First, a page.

Reply
  • rabbit4me1
    Common sense says it's more stuff than can go wrong and confuse you say save the money
    Reply
  • Karadjgne
    RGB should be an accent, not a focus
    Reply
  • NinjaNerd56
    Looking forward to the ‘stealth’ build.

    I don’t care for the lighting; I’m damned old, which means bifocals, which means some SUPER annoying ‘lens flares’ at times.

    So other than a dim backlight...white or blue...on a keyboard so my old ass can reposition, I like gaming in the dark.
    Reply
  • AnimeMania
    Could you give a total cost for the build?
    Reply
  • Cheeno76
    I hate being the grumpy old man, but I yearn for the day for this RBG fad to be over.
    Reply
  • islandwalker
    @ANIMEMANIA, the components for the PC alone (not counting all the peripherals) tally up to very nearly $4500, although $1,000 of that is due to the current scarcity of the liquid-cooled RTX 2080 Ti. Its MSRP is $1349, but it's currently now often selling for above $2,000. :-(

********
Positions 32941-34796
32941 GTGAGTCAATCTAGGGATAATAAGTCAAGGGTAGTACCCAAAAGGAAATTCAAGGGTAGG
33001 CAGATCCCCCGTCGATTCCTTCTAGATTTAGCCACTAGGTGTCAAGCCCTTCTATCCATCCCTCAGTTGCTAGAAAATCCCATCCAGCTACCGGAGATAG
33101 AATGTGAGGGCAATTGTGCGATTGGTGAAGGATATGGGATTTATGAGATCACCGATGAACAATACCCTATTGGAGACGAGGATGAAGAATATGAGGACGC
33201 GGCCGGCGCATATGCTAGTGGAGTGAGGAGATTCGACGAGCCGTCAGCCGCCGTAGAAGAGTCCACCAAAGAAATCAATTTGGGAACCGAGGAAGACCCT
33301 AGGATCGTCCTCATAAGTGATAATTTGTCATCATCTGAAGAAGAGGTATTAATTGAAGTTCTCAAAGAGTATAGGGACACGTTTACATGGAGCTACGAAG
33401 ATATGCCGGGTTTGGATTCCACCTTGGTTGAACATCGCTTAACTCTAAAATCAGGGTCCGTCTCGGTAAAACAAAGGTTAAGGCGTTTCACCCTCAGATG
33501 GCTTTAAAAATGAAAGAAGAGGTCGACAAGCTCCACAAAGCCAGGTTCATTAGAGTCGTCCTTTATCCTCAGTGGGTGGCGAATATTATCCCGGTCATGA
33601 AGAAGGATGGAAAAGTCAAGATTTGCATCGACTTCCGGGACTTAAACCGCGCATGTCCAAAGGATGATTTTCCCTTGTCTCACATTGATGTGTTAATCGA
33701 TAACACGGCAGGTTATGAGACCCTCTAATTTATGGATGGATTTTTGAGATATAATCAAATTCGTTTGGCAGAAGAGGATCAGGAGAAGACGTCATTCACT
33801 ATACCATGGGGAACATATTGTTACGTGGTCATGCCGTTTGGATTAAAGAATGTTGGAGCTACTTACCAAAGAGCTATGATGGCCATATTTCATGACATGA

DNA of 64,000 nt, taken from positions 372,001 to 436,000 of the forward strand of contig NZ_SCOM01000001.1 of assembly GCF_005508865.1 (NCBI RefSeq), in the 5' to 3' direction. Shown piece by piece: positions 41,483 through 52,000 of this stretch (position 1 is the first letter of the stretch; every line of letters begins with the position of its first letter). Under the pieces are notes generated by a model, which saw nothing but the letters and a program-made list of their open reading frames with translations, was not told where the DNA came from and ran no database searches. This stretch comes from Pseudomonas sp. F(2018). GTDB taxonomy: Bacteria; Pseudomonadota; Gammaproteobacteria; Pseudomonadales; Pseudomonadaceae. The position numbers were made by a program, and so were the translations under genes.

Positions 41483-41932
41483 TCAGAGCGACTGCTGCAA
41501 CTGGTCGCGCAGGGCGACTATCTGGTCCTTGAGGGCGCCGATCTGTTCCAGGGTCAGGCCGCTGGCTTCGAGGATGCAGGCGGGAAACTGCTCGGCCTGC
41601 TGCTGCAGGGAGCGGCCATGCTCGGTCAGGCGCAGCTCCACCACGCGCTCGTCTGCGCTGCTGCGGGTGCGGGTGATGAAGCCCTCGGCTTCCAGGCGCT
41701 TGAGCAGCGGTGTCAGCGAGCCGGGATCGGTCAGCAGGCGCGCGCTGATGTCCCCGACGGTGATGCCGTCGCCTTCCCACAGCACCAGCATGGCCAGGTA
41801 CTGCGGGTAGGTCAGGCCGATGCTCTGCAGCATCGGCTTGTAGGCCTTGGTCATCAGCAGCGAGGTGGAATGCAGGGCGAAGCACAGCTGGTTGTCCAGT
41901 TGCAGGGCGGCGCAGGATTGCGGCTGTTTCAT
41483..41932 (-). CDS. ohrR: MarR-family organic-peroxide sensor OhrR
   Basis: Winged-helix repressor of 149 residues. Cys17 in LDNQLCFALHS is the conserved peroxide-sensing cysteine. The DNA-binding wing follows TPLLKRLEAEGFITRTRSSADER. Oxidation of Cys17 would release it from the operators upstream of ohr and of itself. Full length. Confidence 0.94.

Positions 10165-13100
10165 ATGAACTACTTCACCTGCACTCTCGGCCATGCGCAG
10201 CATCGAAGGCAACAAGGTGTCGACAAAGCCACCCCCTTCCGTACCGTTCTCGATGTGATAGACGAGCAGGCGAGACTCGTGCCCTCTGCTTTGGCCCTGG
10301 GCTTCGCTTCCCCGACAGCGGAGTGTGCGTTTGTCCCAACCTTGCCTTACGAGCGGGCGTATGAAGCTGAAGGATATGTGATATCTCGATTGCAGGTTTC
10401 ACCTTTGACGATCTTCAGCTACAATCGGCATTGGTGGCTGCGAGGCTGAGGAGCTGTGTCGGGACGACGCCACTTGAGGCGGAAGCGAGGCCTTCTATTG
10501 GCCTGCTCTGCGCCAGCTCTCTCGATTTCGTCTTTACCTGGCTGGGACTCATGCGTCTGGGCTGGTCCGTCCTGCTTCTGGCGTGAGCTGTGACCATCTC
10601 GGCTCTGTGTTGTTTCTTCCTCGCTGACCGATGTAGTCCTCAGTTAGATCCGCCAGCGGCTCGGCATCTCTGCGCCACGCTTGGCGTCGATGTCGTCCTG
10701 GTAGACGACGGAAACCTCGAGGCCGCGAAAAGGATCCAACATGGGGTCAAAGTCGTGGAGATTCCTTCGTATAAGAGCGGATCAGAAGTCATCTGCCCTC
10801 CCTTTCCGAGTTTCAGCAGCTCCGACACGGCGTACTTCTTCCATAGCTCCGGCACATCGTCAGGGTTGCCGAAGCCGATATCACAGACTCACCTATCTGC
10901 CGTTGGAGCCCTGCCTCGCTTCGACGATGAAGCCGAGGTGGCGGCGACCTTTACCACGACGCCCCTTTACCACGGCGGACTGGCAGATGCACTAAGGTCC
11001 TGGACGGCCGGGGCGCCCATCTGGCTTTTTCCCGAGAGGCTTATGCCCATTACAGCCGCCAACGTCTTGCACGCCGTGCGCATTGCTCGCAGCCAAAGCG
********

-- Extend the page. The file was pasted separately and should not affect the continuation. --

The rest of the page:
Reply
  • Krazie_Ivan
    i don't mind RGB being an option avail for people (to each their own)... but it seems to me that this option, along with solid flat panels of glass, have somewhat taken-over the availability of more efficient designs. aesthetic design focus has left practicality & performance innovation stagnant, while increasing costs.

    i appreciate leaving the excessive garish Transformer cases behind for sleek & classy, but "Where's the Beef?!?" (*Wendy's - look it up)
    Reply
  • g-unit1111
    RGB is like hot sauce - a little bit will bring out the subtle flavors, but too much and it will overpower the senses.
    Reply